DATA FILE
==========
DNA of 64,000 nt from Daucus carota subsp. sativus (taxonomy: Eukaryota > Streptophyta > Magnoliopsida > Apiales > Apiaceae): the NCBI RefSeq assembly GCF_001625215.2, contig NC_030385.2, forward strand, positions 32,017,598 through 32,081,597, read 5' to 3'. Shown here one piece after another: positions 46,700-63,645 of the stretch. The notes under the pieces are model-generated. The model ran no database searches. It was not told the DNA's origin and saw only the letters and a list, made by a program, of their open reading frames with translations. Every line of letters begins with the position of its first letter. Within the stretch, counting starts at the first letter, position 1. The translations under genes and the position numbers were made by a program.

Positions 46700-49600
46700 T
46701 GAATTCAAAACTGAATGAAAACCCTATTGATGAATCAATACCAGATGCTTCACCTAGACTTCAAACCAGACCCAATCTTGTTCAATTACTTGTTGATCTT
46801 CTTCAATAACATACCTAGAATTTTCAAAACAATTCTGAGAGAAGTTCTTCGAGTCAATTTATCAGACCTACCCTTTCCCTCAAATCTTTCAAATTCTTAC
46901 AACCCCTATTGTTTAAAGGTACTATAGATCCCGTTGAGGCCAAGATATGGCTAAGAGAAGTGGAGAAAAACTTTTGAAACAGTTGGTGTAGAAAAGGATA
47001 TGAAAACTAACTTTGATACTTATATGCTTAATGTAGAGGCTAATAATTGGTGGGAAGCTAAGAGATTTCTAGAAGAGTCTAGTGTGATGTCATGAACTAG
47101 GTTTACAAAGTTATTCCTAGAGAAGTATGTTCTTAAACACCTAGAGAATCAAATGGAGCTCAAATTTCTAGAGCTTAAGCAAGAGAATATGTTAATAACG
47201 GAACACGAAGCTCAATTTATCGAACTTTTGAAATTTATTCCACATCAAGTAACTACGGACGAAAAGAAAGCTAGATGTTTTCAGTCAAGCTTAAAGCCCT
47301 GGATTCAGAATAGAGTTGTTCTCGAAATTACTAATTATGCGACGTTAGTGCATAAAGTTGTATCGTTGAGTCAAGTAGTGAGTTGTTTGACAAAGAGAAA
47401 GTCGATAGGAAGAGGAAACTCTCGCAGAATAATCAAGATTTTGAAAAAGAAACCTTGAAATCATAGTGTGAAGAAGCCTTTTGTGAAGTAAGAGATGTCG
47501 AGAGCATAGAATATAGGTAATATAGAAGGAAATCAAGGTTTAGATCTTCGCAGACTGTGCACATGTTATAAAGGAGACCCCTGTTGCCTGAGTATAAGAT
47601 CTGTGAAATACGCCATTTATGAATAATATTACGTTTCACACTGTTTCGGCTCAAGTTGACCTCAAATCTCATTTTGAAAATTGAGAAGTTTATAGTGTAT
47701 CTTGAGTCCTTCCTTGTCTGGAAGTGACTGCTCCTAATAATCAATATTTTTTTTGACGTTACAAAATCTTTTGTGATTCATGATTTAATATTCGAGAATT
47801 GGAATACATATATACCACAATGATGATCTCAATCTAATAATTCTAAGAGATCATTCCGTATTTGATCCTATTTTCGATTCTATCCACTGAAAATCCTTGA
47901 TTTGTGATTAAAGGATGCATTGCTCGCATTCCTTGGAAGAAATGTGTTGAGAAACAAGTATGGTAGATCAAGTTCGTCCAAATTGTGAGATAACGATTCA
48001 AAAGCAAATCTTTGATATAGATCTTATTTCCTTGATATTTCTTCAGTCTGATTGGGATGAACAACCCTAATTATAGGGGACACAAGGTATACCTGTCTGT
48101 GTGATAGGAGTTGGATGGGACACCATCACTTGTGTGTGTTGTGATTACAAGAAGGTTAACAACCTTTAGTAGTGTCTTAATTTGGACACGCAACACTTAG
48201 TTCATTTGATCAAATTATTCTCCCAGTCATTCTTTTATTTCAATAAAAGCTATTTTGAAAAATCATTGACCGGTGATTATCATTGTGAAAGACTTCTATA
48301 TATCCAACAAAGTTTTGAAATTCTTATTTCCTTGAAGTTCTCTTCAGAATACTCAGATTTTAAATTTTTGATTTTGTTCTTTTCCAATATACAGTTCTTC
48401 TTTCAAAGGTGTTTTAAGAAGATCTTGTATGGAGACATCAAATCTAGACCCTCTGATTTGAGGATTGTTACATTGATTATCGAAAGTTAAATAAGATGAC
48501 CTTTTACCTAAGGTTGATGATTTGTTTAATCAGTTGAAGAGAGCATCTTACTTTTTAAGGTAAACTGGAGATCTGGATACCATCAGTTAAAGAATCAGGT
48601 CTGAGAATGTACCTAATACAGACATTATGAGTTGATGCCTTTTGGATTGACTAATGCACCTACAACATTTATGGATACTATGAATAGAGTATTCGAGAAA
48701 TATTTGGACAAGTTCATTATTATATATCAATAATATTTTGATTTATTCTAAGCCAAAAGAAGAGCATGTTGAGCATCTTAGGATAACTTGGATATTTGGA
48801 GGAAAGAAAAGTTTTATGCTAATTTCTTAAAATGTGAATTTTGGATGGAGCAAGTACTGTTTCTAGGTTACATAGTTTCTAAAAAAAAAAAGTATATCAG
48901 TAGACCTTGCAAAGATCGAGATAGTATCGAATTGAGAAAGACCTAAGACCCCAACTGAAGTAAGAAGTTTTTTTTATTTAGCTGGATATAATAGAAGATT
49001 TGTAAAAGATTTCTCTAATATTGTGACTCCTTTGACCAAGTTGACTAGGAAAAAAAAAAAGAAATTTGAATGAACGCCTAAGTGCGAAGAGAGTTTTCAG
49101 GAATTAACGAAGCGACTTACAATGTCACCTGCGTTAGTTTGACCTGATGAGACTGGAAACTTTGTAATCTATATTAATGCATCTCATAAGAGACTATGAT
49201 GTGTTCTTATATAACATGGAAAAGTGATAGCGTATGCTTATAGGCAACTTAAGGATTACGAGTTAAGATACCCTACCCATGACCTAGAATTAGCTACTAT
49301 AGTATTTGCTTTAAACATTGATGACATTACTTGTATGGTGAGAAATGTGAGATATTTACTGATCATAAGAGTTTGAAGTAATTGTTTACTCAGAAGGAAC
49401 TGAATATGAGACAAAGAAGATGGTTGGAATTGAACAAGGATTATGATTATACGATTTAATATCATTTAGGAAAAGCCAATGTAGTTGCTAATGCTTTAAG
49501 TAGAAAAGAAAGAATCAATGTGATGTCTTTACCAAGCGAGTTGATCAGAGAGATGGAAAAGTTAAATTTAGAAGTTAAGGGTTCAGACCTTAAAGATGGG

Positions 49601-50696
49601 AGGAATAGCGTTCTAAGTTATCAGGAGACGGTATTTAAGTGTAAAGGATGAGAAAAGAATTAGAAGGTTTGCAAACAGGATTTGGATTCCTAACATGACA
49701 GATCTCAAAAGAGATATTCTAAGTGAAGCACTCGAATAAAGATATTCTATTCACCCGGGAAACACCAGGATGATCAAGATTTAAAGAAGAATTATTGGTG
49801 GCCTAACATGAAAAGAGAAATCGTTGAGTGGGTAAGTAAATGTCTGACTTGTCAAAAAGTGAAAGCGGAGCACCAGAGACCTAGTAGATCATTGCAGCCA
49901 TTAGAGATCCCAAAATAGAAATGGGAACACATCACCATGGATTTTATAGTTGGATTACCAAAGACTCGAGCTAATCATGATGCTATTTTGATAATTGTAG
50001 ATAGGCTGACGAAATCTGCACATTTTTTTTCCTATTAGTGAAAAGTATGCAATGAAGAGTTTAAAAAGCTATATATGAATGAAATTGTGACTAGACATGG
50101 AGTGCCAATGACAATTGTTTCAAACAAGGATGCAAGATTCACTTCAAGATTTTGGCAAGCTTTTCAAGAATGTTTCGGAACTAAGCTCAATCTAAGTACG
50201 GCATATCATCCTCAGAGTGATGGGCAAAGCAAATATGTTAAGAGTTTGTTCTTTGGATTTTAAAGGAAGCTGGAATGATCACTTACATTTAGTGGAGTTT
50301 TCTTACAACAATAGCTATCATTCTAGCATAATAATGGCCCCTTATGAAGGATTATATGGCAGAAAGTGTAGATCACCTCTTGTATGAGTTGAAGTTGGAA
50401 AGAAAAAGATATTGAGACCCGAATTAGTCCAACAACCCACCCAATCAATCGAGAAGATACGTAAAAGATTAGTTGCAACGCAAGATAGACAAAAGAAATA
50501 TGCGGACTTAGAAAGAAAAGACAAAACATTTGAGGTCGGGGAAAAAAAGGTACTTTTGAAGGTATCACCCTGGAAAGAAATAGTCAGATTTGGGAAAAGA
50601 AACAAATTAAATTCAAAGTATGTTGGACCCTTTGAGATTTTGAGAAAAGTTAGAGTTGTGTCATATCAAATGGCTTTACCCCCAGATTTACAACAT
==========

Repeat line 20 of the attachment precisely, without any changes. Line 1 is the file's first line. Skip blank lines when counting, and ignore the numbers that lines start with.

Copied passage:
48301 TATCCAACAAAGTTTTGAAATTCTTATTTCCTTGAAGTTCTCTTCAGAATACTCAGATTTTAAATTTTTGATTTTGTTCTTTTCCAATATACAGTTCTTC